The NOP has not yet proposed regulations defining organic aquaculture systems. All of these materials are petitioned for routine use rather than under defined conditions when natural feeds are insufficient.

Beyond Pesticides opposes the listing of any synthetics for routine use and the listing of any synthetic materials for use in aquaculture until regulations defining organic aquaculture systems have been adopted in final form. Regulations must have been considered through the public comment process in relation to previous board policy, so that the petitioned materials can be assessed relative to adopted policy and regulations. While current aquaculture systems may adopt important environmental practices, organic aquaculture systems must be defined by those practices that protect ecological balance and biodiversity, ensuring that the health of ecosystems is maintained, and ensure that organic aquaculture products are fed by the aquatic system rather than by synthetic inputs.

Aquaculture materials, more than any others, should not be approved without the certainty that they will be considered de novo after 5 years. Without regulations in place, it is impossible to define the essentiality of synthetic materials because the nutrients supplied by the system cannot be identified without describing the system. It is also impossible to characterize the impacts without knowing how much of the material may leave the system and where it will go. Every aquaculture material motion should be annotated with “until May 1, 2019 or five years from the date that use is allowed.”
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General Comments

NOP-NOSB Collaboration
Beyond Pesticides' Spring 2014 Comments
Beyond Pesticides would like to address recent attempts by the USDA to usurp and deny the authority of the NOSB under the Organic Foods Production Act (OFPA). We believe these efforts endanger the future of the organic label. We urge the NOSB to reject (i) additions to the National List that raise potential health, safety, or essentiality concerns until there is a clear collaborative process in place and the sunset process is reinstated to require materials review to effect a material’s relisting, and (ii) the adoption of NOP-required policies in its policies and procedures that do not meet with NOSB member approval. NOP, in effecting changes outside of the collaborative process defined in the Policy and Procedures Manual (PPM) does not meet with the expected NOSB and public process of review.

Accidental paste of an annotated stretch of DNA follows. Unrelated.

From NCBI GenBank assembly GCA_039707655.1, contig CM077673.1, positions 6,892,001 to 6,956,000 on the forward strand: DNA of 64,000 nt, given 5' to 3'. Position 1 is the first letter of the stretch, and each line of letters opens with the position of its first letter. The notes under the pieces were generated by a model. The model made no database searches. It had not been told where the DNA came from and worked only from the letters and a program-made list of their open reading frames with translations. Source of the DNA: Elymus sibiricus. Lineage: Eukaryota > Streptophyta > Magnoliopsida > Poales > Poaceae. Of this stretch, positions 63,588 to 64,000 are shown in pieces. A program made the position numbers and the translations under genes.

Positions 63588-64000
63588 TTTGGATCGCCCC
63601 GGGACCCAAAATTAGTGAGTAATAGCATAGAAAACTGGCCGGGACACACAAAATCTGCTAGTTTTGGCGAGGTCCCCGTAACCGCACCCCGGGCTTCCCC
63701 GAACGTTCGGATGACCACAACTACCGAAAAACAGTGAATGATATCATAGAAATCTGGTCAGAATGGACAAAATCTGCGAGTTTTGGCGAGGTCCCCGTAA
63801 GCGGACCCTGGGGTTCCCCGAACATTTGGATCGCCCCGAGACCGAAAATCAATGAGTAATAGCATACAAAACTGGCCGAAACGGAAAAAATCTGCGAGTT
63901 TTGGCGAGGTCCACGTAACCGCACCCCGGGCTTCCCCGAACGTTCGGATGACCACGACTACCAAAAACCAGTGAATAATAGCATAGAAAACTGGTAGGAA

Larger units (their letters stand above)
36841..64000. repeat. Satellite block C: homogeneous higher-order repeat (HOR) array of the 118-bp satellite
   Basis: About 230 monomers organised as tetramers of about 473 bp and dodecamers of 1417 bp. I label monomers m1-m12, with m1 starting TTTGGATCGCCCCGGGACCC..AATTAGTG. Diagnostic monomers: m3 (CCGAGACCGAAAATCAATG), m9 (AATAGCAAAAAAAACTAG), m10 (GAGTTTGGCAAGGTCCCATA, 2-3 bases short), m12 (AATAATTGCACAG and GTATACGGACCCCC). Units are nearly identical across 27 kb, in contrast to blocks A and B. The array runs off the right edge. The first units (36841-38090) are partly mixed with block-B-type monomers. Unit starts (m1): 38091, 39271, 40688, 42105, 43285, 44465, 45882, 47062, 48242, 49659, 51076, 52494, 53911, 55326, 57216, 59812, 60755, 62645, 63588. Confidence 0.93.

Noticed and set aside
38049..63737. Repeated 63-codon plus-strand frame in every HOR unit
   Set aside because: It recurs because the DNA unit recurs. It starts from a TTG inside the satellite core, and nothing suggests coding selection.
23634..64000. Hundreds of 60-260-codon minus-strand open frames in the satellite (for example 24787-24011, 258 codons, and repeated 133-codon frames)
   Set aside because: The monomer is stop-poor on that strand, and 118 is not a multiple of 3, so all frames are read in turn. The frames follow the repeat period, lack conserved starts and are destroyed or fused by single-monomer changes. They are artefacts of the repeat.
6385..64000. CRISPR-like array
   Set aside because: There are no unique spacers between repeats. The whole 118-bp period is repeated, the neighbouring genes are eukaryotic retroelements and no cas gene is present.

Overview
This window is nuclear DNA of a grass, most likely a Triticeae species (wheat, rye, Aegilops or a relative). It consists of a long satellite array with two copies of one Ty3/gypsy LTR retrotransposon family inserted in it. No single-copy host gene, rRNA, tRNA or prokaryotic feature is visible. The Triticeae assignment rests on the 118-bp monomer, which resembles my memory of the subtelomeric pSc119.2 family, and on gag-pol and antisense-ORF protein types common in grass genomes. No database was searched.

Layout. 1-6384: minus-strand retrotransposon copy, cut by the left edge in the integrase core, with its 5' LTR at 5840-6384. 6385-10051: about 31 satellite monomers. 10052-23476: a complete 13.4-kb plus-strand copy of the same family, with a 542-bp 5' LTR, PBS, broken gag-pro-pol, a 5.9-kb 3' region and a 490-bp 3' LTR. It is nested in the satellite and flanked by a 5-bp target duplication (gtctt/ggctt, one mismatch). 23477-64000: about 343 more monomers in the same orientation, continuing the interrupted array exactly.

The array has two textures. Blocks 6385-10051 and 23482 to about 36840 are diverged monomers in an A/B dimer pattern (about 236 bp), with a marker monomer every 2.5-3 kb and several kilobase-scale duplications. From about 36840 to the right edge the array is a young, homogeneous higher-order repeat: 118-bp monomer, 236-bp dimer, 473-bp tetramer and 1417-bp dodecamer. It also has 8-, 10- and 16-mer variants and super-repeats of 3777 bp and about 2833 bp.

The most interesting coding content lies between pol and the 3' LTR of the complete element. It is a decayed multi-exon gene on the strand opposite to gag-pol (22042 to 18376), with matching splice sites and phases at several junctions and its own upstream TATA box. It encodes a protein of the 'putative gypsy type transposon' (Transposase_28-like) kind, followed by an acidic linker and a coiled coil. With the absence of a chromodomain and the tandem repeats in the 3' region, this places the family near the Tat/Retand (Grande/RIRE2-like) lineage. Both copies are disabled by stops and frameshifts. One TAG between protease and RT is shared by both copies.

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Sunset Process
Beyond Pesticides'Spring 2014 Comments
When Congress passed the Organic Foods Production Act of 1990, it created a diverse 15-member NOSB with a minority of corporate agribusiness representatives. In an attempt to push the oversight of the industry towards consensus, the regulations require a two-thirds majority for “decisive” votes like reapproving a synthetic material for use in organics after it sunsets. The USDA’s National Organic Program’s (NOP) however, has arbitrarily changed the rules for approval of synthetic and non-organic materials used in organics, disregarding the Board’s policies and the Organic Act.  Importantly, instead of needing a super-majority of the Board every five years to continue using a synthetic in organics, the NOP has, without the legally required consultation with the NOSB, published an edict in the Federal Register requiring a two-thrids vote to instead remove a material.